Torrens Knight (born 4 August 1969) is a Northern Ireland loyalist, who belonged to the North Antrim and Londonderry Brigade of the Ulster Defence Association (UDA). In 1993 he took part in the Greysteel massacre (in which eight civilians were shot dead) and the Castlerock killings (in which three civilians and a Provisional Irish Republican Army (IRA) member were killed). After being convicted—along with three others—for the killings, he served seven years in the Maze Prison before his release in 2000 under the terms of the Belfast Agreement.
Knight spent his formative years living at his grandmother's farmhouse in the rural area of Aghadowey after the split of his parent's marriage. In adulthood he developed an addiction to poker gambling machines which resulted in his exposure of stealing money from his grandmother to fund his habit. As a result of this he was asked to leave the home and subsequently moved to the mostly Protestant town of Portstewart. Living with a loyalist, he started drinking alcohol and involving himself with criminality.
His initial starting point within loyalism was selling a magazine for a loyalist prisoners association. He progressed to the ranks of the UDA and carried out acts like robberies and punishment beatings. Knight was part of a four-man UDA group sent to conduct an attack in revenge for the Shankill Road bombing. Their target was the Rising Sun bar in Greysteel, where Knight, Stephen Irwin, Jeffrey Deeney and Brian McNeill shot eight dead (six Catholics and two Protestants). After the leading gunman, Irwin shouted "Trick or treat", he and Deeney raked the bar with gunfire, while Knight, armed with a shotgun, stood at the door. 19 other people were injured. McNeill was the driver of one of the cars used after the shootings. The attack was claimed by the "Ulster Freedom Fighters", a covername used by the UDA.
Knight was given eight life sentences for his part in the killings and a further four more for the killing of an IRA member and three Catholic civilians in Castlerock, County Londonderry. He served seven years in the Maze Prison before paramilitary prisoners were granted a general release under the Good Friday Agreement in 2000.
Allegations of being an informant
According to David McKittrick, there had been rumours that Knight had been a police informer. Suspicions have been voiced by John Dallat, a member of the nationalist Social Democratic and Labour Party (SDLP). Dallat, who said he was in touch with police about Knight before the attacks in Greysteel and Castlerock, claimed they might have been prevented since it was known Knight was an extremist.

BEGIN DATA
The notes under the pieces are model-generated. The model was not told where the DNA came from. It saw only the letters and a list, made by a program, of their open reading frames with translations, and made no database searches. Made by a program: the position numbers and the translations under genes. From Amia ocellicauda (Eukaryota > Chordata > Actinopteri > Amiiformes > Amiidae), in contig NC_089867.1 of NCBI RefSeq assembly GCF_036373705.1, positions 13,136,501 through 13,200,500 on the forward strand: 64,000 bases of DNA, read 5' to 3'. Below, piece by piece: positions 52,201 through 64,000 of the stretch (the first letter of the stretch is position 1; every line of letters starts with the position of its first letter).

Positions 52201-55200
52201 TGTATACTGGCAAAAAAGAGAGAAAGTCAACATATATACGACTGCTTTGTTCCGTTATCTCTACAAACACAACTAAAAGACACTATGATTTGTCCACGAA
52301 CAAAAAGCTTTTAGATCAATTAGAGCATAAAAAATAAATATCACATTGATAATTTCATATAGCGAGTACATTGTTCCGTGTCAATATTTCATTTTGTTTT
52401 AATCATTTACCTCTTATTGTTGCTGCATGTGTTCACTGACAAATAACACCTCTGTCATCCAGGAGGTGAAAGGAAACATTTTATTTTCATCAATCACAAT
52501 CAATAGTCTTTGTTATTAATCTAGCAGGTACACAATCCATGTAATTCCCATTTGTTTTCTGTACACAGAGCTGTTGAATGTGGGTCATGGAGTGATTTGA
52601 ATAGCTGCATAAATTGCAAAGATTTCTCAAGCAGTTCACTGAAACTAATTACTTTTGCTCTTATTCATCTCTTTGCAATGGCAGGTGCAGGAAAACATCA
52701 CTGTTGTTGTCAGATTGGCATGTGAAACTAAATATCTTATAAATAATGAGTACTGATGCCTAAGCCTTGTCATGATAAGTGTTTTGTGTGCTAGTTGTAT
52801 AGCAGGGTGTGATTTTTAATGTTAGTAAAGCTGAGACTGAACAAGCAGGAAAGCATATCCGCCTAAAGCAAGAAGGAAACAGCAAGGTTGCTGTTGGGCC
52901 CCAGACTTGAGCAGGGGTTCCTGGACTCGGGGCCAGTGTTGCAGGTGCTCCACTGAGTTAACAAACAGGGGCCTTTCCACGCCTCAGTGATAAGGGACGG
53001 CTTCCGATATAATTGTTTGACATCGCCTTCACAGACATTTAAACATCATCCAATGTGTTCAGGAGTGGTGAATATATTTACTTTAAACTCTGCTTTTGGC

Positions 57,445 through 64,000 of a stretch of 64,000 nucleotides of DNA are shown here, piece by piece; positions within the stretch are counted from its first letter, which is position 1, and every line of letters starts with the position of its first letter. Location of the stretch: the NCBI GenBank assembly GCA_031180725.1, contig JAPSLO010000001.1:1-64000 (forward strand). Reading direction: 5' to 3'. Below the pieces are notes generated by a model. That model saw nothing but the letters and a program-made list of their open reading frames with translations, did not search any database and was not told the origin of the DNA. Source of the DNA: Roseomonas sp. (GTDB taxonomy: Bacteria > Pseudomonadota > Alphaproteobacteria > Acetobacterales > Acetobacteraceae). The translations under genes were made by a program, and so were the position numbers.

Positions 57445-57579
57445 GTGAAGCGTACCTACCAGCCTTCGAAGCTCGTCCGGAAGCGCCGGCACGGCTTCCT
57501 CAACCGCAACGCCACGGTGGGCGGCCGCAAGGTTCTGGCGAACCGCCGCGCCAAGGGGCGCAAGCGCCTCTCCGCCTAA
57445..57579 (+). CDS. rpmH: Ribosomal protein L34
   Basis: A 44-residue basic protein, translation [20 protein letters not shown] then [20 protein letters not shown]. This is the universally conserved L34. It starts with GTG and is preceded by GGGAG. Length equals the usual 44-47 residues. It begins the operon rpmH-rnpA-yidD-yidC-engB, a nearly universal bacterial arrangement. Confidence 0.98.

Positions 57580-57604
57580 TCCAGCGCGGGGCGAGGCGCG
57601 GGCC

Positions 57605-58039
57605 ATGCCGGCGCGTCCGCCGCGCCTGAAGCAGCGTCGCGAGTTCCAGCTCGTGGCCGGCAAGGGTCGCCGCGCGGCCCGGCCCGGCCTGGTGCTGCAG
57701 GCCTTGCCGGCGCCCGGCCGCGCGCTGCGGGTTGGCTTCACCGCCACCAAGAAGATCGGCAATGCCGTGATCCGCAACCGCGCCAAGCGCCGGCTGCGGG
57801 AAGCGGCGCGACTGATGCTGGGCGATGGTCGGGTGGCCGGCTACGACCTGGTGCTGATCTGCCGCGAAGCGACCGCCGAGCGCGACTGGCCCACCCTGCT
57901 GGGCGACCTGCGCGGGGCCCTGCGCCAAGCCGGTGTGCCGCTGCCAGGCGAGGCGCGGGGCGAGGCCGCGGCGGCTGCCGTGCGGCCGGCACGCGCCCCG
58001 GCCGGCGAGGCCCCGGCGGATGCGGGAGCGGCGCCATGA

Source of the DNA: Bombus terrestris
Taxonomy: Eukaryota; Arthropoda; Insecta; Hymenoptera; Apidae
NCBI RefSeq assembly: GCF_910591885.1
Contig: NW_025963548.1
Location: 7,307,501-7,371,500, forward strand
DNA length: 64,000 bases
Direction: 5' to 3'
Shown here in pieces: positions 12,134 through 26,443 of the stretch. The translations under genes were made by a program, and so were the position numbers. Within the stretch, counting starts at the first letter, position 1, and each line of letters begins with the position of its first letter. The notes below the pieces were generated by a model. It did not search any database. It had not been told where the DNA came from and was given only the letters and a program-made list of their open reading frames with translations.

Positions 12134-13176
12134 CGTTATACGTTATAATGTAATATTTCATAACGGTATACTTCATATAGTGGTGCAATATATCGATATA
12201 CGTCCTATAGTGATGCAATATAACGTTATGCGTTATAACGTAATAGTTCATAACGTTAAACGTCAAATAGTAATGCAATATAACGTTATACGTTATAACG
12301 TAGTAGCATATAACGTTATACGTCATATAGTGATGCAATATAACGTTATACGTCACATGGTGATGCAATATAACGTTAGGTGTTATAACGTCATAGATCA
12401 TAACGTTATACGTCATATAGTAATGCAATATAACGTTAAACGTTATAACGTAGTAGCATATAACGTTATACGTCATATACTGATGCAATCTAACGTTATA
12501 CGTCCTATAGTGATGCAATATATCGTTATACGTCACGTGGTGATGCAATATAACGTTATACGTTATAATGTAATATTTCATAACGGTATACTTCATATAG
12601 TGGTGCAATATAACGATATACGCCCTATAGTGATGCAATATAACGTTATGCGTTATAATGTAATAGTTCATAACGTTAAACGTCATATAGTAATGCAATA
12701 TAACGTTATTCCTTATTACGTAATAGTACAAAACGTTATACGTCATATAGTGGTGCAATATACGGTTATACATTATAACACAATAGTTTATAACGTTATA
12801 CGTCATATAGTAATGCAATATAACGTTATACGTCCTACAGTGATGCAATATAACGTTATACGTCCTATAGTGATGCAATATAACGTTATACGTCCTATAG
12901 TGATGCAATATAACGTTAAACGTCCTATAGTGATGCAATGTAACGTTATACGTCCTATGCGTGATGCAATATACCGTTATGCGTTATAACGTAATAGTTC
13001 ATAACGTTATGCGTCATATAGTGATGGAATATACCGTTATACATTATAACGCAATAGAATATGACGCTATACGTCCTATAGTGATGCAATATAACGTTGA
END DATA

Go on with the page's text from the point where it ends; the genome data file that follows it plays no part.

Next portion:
In 2000 Knight attracted the attention of staff at a bank where he was withdrawing large amounts of money from an account into which £50,000 a year was being paid. The bank's concern was that Knight was involved in money laundering, but, when police were contacted, an assurance was given that everything was in order. The money was said to be from a Scottish engineering firm, but the account was quickly closed down.
Police ombudsman Nuala O'Loan investigated Dallat's claim that police had prior information about Greysteel, stating that there was no evidence this was the case. She also stated that Knight's conviction and sentence led her to believe that he was not being protected by police, but added that it was beyond her remit to investigate whether or not he was a paid informer.
Alleged membership of Apprentice Boys
In 2008 Sinn Féin councillor Billy Leonard claimed that Knight was a member of the Kilrea branch of the Apprentice Boys. It was claimed that Knight took part in a parade in Kilrea and laid a wreath at the cenotaph in the village. The Kilrea branch of the Apprentice Boys denied this as did Knight himself. A spokesman stated that Knight wasn't a member and that they will demand an apology and explanation from Sinn Féin.
Knight also stated that John Dallat and Billy Leonard are taking part in a 'hate campaign' against him and challenged the nationalist politicians 'to get off his back'
He was later sentenced to four months jail for the assault. The judge said "The injuries sustained were consistent with a vicious attack on the two women and of particular concern in this case is that you kicked Ms Nicholl while she was on the ground, prone and unable to defend herself.... People who do that can expect no mercy or sympathy from these courts. You acted as a bully when you approached these sisters. You lost control and lashed out".
After Knight was returned to prison in 2009 it was revealed that Trevor Collins, a member of Jim Allister's Traditional Unionist Voice political party from Garvagh, was collecting signatures campaigning for his release from prison. The TUV said it would not be taking action against Collins for instigating the petition.
Knight was released on 6 August 2010.
- Wood, Ian S. Crimes of Loyalty: A History of the UDA. Edinburgh University Press, 2006. p.173
- Greysteel - Confessions of a serial killer Belfast Telegraph
- Chronology of the Conflict: October 1993, CAIN
- Loyalist killer found guilty of assault, The Irish Times, 22 October 2009, retrieved 27 October 2009
- Was this loyalist murderer in the police's pay?, David McKittrick, The Independent, 18 February 2006, retrieved 27 October 2009
- NI prisoners savour freedom, BBC News, 28 July 2000
- Freed Ulster killer 'paid £50,000 salary for being police informer', Rosie Cowan and Owen Bowcott, The Guardian, 16 February 2009
- Police 'could not stop massacre'
- UFF killer Torrens Knight claim is refuted by Kilrea Apprentice Boys-Coleraine Times
- Greysteel Killer-I am a changed man-The Newsletter
- Torrens Knight-I have changed,leave me alone-Coleraine Times
- Loyalist killer returned to jail, Éanna Ó Caollaí, The Irish Times, 27 October 2009
- Torrens Knight jailed for assault
- TUV 'won't take action' over Knight petition, BBC News, 4 December 2009